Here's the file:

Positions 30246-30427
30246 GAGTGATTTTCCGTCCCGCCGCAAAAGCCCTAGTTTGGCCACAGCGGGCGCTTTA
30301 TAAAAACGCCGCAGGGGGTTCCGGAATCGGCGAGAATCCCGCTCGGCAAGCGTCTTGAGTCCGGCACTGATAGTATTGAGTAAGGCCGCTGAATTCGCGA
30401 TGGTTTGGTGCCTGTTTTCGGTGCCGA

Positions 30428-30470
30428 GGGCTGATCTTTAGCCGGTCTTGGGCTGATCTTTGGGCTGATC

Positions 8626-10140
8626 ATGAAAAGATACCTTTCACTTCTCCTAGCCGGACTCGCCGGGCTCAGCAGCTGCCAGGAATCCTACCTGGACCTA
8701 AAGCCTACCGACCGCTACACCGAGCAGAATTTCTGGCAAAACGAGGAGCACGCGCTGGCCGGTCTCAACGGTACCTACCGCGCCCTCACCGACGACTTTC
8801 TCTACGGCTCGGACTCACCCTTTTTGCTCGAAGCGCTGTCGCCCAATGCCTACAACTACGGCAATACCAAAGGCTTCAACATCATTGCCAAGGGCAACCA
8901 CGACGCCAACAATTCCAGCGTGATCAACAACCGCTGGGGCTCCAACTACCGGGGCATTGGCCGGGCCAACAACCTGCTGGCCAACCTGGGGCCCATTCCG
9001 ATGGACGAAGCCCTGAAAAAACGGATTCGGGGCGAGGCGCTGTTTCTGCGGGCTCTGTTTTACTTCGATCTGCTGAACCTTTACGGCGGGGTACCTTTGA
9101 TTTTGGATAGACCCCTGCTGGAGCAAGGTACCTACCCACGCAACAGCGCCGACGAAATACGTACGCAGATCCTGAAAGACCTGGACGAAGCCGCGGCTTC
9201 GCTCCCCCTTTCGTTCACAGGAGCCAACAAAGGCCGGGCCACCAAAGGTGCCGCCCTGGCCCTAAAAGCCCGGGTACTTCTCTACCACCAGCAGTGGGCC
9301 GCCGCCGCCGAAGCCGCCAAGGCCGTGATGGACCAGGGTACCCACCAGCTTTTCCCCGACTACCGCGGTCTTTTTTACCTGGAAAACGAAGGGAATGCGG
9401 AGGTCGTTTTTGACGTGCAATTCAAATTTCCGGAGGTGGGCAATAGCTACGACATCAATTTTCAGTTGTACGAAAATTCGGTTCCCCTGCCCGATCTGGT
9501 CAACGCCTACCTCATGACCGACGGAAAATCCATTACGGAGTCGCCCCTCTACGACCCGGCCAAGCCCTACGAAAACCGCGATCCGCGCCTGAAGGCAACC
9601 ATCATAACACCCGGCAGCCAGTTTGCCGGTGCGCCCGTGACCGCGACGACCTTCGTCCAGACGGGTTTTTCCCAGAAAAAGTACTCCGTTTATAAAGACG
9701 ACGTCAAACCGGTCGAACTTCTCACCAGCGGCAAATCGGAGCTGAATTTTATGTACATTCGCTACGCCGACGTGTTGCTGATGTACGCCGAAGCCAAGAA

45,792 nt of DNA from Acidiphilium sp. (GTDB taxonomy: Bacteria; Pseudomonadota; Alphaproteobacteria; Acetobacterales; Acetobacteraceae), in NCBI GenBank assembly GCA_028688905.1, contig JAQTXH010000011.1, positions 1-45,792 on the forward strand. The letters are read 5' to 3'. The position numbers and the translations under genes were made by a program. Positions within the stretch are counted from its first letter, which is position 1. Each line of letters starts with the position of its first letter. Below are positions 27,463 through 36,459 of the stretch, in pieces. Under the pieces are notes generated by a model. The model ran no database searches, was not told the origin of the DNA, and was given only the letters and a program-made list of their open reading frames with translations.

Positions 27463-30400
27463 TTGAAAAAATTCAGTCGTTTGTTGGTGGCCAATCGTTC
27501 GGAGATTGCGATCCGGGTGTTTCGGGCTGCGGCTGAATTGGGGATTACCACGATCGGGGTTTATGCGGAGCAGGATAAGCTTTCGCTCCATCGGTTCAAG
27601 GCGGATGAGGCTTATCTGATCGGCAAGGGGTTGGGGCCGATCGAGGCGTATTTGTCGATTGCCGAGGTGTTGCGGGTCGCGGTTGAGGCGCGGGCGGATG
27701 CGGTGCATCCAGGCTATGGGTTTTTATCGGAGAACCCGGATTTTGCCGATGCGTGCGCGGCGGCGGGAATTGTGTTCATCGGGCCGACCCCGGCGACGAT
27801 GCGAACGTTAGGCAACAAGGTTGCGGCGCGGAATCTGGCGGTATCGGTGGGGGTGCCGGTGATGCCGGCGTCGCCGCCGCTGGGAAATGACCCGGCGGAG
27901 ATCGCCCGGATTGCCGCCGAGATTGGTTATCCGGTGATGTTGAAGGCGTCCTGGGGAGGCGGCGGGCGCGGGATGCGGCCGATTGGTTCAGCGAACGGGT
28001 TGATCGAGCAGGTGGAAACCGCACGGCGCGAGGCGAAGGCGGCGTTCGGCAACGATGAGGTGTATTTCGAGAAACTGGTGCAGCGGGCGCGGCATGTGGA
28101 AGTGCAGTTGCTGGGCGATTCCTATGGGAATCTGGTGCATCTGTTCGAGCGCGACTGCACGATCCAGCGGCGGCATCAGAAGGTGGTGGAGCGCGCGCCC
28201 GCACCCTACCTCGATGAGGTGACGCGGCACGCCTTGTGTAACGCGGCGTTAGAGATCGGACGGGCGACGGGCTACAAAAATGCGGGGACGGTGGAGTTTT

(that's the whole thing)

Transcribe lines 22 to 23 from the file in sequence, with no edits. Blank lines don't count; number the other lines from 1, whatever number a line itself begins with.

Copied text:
27463 TTGAAAAAATTCAGTCGTTTGTTGGTGGCCAATCGTTC
27501 GGAGATTGCGATCCGGGTGTTTCGGGCTGCGGCTGAATTGGGGATTACCACGATCGGGGTTTATGCGGAGCAGGATAAGCTTTCGCTCCATCGGTTCAAG